- Tomb Raider: The Art of Survival
Tomb Raider and Yamatai

"The mountain village of Nikko, two hours north of Tokyo, served as our primary point of reference. It is a lush mountain village with dense forests, ornate wooden shrines, moss-covered stone lanterns, and statuary. This level went through many iterations. The burning shrines and Lara’s abduction were not originally designed for this space, but these additions were necessary to provide the emotional backdrop for Lara’s first human kill."
- Tomb Raider: The Art of Survival

Tomb Raider and Yamatai

"The mountain village of Nikko, two hours north of Tokyo, served as our primary point of reference. It is a lush mountain village with dense forests, ornate wooden shrines, moss-covered stone lanterns, and statuary. This level went through many iterations. The burning shrines and Lara’s abduction were not originally designed for this space, but these additions were necessary to provide the emotional backdrop for Lara’s first human kill."

- Tomb Raider: The Art of Survival


Bioshock Infinite, The Flying City of Columbia, and Phenomenal Transparency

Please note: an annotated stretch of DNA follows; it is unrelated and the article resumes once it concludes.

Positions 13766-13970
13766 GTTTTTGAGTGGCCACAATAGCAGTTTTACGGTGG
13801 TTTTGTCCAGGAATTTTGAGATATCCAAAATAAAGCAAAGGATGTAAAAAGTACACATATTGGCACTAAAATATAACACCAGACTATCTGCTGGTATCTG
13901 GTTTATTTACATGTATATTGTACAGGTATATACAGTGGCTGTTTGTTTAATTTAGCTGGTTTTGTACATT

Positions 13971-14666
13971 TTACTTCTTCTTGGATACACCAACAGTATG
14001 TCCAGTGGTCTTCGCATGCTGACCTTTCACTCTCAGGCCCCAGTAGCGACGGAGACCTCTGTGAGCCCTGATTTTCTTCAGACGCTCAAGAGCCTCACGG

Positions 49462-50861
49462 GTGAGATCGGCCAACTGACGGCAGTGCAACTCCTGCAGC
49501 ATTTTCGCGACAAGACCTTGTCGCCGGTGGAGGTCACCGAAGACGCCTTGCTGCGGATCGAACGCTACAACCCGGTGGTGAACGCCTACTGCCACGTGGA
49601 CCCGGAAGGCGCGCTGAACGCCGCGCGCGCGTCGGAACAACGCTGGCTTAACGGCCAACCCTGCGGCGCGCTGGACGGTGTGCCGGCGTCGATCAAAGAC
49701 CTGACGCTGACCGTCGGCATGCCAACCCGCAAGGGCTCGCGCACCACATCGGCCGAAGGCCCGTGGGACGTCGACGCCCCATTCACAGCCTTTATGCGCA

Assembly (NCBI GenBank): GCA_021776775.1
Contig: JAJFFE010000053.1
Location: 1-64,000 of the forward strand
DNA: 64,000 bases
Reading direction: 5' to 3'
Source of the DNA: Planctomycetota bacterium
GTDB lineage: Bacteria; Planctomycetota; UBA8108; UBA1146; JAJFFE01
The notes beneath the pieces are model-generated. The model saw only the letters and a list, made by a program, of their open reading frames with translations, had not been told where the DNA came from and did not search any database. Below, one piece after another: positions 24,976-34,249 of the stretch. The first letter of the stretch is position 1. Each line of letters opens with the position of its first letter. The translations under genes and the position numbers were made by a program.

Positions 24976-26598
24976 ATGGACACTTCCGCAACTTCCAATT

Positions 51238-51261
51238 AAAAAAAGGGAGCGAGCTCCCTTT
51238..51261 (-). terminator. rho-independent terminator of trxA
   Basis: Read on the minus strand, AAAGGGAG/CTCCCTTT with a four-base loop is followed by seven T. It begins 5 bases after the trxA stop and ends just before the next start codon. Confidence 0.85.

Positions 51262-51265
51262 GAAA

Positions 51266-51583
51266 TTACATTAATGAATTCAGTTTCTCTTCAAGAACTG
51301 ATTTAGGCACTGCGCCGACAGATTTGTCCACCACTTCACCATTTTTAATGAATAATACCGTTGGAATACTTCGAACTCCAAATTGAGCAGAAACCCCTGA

"The best way to explain this concept is by thinking about something that’s see-through. This is called literal transparency. Simple, right? You can see through it, therefore it is transparent. Now, phenomenal transparency is a bit more abstract. Take that see-through thing you just thought of. Because you can see through it, you can’t actually see it. Something that is phenomenally transparent doesn’t exhibit the literal characteristics of a literally transparent object: it possesses the property of being unreadable, of being hard to figure out. The Founder’s buildings essentially all possess a degree of this phenomenal transparency. They’re solid buildings, with façades that are imposing, proud, and completely mask the interiors of the structure. You can see them for what they are on the outside, but the inside is absolutely impossible to discern from an outward study. You don’t know what’s going on inside these buildings. They could be resistance strongholds, just waiting to rebel against the idyllic world at their doorstep, or a maze of hallways meant to trap individuals who wander inside. All of this right at the center of Columbia, the flying utopia. The Founders themselves are literally identical to their buildings in this respect: impossible to read, you never know what’s going on inside of them, and you can’t tell what secrets they are keeping. Kind of eerie, isn’t it?"